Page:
§  The approved patio (at ground floor) above the semi-basement level has been built, enclosing and converting this area into a bedroom, adding approximately 19.1m² to the current GFA.

§  The rear balcony at the first floor has been constructed over the existing living/ dining areas on the ground floor with an additional 6.2m² extension constructed without Council approval. 

§  This DA is proposing to convert the existing ‘storage’ area within the semi-basement level into a ‘rumpus’ room with the addition of a bar. 

§  The construction of a rear patio is proposed with direct access, via stairs, to the rear yard.  The patio proposes to be constructed as an extension to the ground floor elevated above the Natural Ground Level (NGL) by 1.3m – 1.5m.

 

Semi-basement

The semi-basement level has an existing, approved bathroom and laundry.  The corresponding ‘storage’ area is proposing to be converted into a ‘rumpus’ room with a bar proposed.  External stairs are also proposed to gain direct access to the rear yard.  The Applicant has stated that these stairs are proposed to allow the approved laundry within the semi-basement level to have direct access to the rear yard.

 

In addition, the conversion of the sub-floor under the ground floor patio into a bedroom, within the semi basement level, is proposed however, the bar within the ‘rumpus’ room is not supported and shall be deleted. 

 

A site inspection of the premises was undertaken and has confirmed the extent of the unauthorised works as shown on the most recent plans.  Council’s Building Surveyor has requested various items be satisfied including, but not limited to, the common wall between ‘Dwelling 1’ and ‘Dwelling 2’ shall be fire rated.  Council’s Building Sureyor has assessed the current situation and a BCA report shall be submitted prior to the issue of the CC.  Due to the works having been carried out; a 6 month timeframe to submit the documentation for the CC is imposed.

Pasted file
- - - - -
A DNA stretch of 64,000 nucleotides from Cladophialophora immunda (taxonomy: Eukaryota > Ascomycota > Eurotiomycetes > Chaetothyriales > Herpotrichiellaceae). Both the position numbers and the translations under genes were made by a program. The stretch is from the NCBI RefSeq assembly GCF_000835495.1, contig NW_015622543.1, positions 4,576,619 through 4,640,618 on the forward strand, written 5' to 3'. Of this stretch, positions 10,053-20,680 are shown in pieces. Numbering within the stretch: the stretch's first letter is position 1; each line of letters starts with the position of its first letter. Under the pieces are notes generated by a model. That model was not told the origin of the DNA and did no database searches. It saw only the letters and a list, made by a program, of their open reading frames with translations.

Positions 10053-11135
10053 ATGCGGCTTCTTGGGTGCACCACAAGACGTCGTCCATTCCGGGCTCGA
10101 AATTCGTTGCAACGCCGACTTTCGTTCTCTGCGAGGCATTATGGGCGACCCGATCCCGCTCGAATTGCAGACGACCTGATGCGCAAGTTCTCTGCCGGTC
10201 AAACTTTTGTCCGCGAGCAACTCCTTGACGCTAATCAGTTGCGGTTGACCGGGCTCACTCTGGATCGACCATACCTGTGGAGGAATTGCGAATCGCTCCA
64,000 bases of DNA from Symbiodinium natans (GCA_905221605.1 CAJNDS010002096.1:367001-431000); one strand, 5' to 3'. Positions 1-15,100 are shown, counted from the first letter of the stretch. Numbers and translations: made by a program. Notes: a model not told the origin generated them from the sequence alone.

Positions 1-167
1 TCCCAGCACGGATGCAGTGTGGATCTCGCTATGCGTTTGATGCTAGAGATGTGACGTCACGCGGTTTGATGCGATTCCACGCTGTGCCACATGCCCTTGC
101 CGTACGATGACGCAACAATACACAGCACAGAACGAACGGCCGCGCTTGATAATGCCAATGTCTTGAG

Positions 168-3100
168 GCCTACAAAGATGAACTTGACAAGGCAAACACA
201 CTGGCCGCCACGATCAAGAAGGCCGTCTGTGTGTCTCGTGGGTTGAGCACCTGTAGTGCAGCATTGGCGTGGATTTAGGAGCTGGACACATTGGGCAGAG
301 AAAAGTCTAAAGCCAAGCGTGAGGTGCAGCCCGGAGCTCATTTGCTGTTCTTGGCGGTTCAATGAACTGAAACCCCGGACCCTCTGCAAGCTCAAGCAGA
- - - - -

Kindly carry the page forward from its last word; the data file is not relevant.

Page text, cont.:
Photo 8 | The existing ground floor patio (internal) that has been extended and enclosed

Photo 9 | The existing ground floor patio (external) that has been extended and enclosed

 

Photo 10 | The existing semi-basement, with an approved laundry and bathroom, that has been converted into an unauthorised bedroom

Photo 11 | The unauthorised enclosed patio converted to a bedroom within the semi-basement level

 

Photo 12 and 13 | External access to semi-basement that has been removed due to unauthorisation

 

Floor Space Ratio

The initial DA for the construction of the attached dual occupancies was subject to a 0.5:1 FSR however, was approved on 28 April 1992 with a 0.568:1 FSR.  In 1997, a DA was lodged for alterations and additions (DA/371/1997), which increased the GFA by an additional 20m² to an FSR of 0.75:1.  The Assessing officer at the time justified the breach in FSR, stating that by having the dual occupancies laid out with one on top of the other, the building would be of a similar form as a two storey dwelling with semi-basement parking.  The additional GFA was considered negligible.